When times are good, it's not uncommon to see supercars trading hands at well above their retail price, especially for limited-production exotica. But you'd figure that with the economy in shambles such speculation would have been all but completely eliminated. After all, we've already brought you several reports of the owners of special-edition Bugatti Veyrons selling their limited-production hypercars to raise a little liquid capital. But according to the latest reports, one exclusive high-end supercar is being traded as a solid investment.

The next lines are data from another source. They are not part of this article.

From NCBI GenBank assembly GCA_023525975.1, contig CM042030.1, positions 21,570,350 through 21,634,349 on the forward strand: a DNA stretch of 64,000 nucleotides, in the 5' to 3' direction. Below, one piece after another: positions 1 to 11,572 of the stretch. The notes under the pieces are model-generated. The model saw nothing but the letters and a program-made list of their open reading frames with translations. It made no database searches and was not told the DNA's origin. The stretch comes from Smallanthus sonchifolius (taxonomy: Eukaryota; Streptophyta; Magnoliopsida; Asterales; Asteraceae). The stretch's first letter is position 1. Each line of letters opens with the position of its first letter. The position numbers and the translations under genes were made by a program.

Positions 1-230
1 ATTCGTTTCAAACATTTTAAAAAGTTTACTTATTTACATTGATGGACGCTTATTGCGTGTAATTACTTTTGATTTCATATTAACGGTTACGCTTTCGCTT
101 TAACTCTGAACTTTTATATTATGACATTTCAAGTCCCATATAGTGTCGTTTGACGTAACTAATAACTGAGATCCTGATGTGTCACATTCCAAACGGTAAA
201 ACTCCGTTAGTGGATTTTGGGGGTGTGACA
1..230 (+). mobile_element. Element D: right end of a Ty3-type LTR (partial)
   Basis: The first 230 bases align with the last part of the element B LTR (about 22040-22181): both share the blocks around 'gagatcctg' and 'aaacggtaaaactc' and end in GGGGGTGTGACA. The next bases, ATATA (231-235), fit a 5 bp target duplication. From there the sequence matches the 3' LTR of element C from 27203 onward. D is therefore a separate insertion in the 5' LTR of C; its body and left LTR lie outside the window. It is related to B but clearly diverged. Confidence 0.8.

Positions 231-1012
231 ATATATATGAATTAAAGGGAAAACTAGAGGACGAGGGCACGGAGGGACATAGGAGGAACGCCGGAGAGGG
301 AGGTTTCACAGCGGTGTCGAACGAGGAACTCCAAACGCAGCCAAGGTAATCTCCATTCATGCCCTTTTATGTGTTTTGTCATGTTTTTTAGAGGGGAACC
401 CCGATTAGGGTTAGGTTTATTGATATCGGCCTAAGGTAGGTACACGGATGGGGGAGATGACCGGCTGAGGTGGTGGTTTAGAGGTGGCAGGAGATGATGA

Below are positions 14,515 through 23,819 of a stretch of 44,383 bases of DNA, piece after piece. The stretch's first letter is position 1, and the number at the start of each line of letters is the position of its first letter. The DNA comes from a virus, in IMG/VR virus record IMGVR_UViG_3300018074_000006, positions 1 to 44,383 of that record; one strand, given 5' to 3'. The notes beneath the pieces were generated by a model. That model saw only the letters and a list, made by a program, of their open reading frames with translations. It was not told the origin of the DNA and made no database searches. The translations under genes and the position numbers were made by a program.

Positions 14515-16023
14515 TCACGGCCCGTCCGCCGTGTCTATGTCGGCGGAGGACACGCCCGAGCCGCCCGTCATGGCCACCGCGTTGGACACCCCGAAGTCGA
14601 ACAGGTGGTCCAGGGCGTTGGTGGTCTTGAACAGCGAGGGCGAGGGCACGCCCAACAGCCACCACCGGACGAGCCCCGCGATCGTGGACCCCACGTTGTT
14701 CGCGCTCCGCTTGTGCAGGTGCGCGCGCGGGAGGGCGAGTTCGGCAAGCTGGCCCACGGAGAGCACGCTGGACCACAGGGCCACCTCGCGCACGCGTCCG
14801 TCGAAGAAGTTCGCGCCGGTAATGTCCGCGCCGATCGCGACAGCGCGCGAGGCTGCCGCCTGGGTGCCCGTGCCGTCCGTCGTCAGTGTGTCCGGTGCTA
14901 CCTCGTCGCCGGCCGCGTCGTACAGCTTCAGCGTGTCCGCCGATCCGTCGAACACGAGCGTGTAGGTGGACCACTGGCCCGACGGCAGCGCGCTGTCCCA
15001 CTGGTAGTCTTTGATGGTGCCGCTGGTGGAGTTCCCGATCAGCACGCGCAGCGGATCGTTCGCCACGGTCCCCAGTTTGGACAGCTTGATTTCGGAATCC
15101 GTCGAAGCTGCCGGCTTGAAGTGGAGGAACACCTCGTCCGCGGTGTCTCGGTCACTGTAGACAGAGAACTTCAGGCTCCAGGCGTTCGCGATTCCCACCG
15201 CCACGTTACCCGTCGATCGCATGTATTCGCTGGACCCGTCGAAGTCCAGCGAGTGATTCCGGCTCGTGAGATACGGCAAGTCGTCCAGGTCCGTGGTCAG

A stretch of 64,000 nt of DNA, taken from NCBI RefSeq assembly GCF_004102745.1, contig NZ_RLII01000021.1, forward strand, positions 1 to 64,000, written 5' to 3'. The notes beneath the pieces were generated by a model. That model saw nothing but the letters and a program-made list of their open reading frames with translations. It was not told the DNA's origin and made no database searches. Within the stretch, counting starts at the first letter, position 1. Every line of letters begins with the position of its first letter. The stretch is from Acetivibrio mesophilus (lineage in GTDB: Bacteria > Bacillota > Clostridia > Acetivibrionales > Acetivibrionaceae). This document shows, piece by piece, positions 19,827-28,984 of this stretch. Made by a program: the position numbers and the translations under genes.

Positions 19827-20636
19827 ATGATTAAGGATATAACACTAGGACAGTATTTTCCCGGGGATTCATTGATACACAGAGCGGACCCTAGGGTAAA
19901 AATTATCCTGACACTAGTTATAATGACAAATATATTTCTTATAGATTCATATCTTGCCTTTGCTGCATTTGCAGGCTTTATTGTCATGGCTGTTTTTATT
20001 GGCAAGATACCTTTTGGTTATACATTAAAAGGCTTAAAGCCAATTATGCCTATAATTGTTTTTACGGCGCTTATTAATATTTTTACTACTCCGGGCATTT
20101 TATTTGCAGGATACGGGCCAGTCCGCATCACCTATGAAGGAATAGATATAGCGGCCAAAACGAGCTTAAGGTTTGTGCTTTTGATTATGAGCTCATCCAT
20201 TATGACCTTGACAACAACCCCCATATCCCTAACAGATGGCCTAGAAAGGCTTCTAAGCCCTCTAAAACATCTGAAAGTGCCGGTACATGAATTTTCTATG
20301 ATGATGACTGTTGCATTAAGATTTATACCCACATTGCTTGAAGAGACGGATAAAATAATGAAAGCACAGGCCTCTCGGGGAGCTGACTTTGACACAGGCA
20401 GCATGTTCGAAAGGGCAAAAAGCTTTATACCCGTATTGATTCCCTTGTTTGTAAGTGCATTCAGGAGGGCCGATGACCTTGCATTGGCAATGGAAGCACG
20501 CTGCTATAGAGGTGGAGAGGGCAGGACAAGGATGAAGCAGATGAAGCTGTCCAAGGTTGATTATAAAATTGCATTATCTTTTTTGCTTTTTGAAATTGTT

While the Pagani Zonda's price has risen dramatically over the years, its production numbers haven't. The original C12 launched in 2000 listed for £200k ($300k by today's money, but a lot more back then) and only four were made. The C12S was launched two years later with a £330k ($500k) price tag; coming in fixed-roof and roadster versions, 18 and 13 examples of each were built, respectively. By the time the Zonda F rolled around in 2005, prices had more than doubled over the original C12 to £470k ($700k), and over the past four years Pagani has built 25 coupes and 25 roadsters. The new Zonda R track special commands a huge £1.4m ($2m) price. But as much as the prices for new Zonda have skyrocketed, the trading price for used ones has defied the economy by shooting up, too. An original £200k C12 is now worth 150% more at £300k ($450k), while a £470k Zonda F recently sold for nearly a million pounds sterling (about $1.5 million at today's rates). Buyers reportedly see the Zonda, whose supply is far exceeded by demand, as a sound investment when more conventional choices have proven unreliable. So there you have it, Bernie Madoff has driven up the demand for exotic Italian supercars.